should a digital simulation of the physical state of my brain, or best of
THE WAY I AM REPRESENTING the physical state of my brain, have the same
"intrinsic" properties as the brain itself?

>I disagree completely with your analysis in the last paragraph. The
>Chinese room thought experiment, as well as Maudlin's argument, are
>entirely bogus. In short, let me try to explain why. Let me draw an
>analogy between the common-sense view of physical reality and your
>"library" example. In the former, there are physical laws which govern
>the motion and interaction of innumerable sub-atomic particles in my
>brain, which map in some way into a computation.

I disagree also. The motion and interaction of sub-atomic particles are not
THE physical reality. It is one way by which we can represent
(approximately) the reality. BTW in Quantum Field Theory it is extremely
hard to imagine the quantum state as a collection of "real" particle, and
we have definitely no theory to represent all particles + interactions
including gravitation. The reality itself is unknown. Taking the physical
laws for the reality is just as taking the characters of a movie as real
persons- physical laws are just a little bit more accurate.

 They map as surely
>as a macroscopic digital computer maps -- but in a much more complicated
>and diffuse way.


No, for the last reason. A REPRESENTATION of reality can be mapped (in
general approximately) by a computation, not the unknown reality itself. A
digital computer is built to implement exactly computations (without
approximations, except residual bugs in Pentium...), and so cannot be
exactly equivalent to reality.

Note that Bruno's conclusions is that the reality does not exist at all !!!
I think it exists but it is beyond any representation.

>In the latter (your library example), you have to consider the entire
>system - library, books, you, the food you'd eat - everything. Then you'd
>find that that entire system maps onto a computation by virtue of the
>actions you'd take in performing your job. So I'd say that the system as
>a whole is conscious. It might be a ridiculously precarious consciousness -
>as you say - you might not be very reliable in doing your job. But that
>would, I'd suggest, be analogous to (in the common-sense physics view)
>having a fatal disease that could kill me at any second.

You did not answer me on what I have actually to do for this job for you to


>> A third and last difficulty is that comp2 does not solve the problem of
>> consciousness. For if everything is assimilable to computations, what makes
>> some computations or parts of computations conscious or not (see Wei)? So
>> how to found Bruno's "computational psychology" ? What is the dream of a
>> string? Complexity is not enough, because for example the chemical
>> evolution of a thinking brain is not more complex to that of a dead brain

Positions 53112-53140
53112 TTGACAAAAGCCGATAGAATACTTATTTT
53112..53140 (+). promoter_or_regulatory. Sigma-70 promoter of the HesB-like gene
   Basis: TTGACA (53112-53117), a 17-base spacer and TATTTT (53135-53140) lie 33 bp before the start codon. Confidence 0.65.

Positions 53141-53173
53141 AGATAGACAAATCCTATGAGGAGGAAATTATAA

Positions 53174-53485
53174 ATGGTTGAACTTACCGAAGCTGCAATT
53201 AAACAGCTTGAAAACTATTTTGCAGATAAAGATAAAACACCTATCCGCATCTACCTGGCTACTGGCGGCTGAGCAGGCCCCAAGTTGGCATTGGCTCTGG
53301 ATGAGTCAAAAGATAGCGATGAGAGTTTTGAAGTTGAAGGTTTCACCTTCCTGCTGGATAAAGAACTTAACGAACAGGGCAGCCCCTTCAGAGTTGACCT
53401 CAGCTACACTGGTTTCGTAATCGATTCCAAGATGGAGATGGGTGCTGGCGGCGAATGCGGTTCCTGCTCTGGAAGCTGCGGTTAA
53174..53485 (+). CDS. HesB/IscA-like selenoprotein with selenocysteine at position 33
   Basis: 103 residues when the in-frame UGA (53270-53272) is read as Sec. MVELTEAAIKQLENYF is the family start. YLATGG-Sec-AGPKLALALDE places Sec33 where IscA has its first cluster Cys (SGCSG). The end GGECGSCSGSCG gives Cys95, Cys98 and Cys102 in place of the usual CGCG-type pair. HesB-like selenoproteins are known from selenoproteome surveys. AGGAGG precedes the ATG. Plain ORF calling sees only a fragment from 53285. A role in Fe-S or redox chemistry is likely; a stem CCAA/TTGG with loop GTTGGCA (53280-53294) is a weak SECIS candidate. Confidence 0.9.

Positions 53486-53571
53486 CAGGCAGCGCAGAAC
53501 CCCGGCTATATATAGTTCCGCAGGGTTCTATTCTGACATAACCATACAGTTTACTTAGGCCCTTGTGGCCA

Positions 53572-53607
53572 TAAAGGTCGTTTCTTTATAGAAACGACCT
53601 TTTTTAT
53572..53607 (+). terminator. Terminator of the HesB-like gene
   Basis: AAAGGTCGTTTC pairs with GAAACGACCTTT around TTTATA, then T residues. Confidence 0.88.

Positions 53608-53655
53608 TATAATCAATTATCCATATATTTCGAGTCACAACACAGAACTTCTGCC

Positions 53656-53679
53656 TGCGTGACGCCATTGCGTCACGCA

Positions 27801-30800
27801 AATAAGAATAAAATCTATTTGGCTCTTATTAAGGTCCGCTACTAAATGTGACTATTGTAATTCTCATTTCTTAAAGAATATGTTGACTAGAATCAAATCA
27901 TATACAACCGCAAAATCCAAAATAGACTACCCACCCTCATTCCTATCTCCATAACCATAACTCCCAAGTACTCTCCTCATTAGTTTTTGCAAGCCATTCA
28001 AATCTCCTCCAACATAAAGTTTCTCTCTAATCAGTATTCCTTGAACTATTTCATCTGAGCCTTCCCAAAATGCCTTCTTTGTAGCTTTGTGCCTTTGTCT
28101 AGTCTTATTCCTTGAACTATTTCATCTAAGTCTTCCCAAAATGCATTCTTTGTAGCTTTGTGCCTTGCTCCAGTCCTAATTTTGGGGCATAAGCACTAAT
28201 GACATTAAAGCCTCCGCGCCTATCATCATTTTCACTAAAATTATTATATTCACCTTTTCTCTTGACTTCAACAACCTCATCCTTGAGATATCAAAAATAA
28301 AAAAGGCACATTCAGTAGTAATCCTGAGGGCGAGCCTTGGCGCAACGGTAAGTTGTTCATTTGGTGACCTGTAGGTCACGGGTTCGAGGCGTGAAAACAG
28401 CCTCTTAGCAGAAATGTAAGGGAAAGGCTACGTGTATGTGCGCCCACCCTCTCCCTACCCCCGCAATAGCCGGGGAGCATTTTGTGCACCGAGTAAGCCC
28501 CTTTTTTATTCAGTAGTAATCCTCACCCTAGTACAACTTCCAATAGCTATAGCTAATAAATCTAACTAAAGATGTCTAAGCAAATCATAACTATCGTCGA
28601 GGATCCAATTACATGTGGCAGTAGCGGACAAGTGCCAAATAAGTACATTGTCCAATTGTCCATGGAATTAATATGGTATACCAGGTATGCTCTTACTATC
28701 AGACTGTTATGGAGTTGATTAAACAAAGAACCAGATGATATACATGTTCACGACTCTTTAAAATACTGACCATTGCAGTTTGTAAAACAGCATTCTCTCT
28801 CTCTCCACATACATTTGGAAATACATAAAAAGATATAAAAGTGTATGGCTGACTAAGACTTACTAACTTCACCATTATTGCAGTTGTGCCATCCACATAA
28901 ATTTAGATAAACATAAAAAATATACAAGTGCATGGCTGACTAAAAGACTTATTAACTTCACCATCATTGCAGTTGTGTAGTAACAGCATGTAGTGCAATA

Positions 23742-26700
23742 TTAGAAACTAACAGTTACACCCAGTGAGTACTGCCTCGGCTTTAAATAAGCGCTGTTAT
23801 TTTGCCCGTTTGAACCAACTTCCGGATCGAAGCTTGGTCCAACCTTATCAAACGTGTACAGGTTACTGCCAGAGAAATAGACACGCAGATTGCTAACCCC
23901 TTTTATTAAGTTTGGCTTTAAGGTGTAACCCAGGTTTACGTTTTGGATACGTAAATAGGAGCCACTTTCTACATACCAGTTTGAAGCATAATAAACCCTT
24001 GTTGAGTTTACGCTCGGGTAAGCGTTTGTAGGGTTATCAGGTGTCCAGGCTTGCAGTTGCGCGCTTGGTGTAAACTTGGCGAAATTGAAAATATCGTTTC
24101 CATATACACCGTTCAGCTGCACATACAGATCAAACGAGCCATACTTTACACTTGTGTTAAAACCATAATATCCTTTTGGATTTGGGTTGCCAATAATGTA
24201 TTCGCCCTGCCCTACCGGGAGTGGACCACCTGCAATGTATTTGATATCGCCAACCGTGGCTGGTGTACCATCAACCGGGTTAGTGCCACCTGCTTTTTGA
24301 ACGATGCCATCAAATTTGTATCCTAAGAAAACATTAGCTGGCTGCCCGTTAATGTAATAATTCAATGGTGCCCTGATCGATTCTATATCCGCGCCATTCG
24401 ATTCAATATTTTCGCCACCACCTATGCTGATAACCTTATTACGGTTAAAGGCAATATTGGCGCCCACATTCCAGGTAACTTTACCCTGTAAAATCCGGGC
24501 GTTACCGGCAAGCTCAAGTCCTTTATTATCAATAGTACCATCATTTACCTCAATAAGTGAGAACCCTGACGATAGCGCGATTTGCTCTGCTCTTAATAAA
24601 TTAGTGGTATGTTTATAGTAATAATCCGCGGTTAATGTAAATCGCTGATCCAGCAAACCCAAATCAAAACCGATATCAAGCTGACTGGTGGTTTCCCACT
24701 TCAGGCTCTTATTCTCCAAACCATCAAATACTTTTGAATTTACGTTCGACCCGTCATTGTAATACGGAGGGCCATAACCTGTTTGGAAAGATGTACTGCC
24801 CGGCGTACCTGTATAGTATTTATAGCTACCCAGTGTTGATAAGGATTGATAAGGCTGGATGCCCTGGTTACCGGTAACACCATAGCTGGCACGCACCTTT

>> leading to putrefaction. At the analogic level of comp2, you have lost the
>> information level of comp1 ! I agree that the problem is the same with
>> materialism - I just point out that it is not easier with comp2.
>Asking a rhetorical question, "what makes some computations or parts of
>computations conscious or not," is not the same as a refutation. I don't
>see how you have presented any problem about comp2 in this preceding

GH: Here I just stress that asking "what makes some computations or parts of
computations conscious or not," is a priori not simpler than asking "what
makes some physical systems or parts of physical systems conscious or
not,", so comp2 does not simplify this problem. I see some unconsistency in
thinking that consciousness can be produced by computations of physical
laws that do not exist!

>> So I think that pure computationalism, either comp1 or comp2, is very hard
>> to maintain. Another comp3 proposition?
>> One remark is that all "thinking" devices based on digital simulations of
>> the analogic state of the brain handle in fact much more (and too much)
>> information than the brain itself, which is totally unaware of its own
>> material structure. A very important fact is that they ALL require an
>> external structure able to store the relevant information and program them
>> adequately, which is NOT the case of actual brains (and I guess of possible
>> future thinking machines).
>What!!??? Of course the program being run by a brain requires an external
>structure - the brain! What do you mean by this last paragraph?

I meant here that the physical laws governing the activity of the brain are
the same that those governing its very formation, and the brain is
"building itself" without any OTHER pre-storage of its information content.
I suspect it is a requirement for a conscious system to actually
work...(not proven of course!)

Thank you for answering my provocative mails!


Gilles HENRI

Laboratoire d'Astrophysique
Observatoire de Grenoble
414, rue de la Piscine-BP 53
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Maître de Conférences à l'Université Grenoble I (Joseph Fourier)
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Received on Mon Aug 02 1999 - 08:11:42 PDT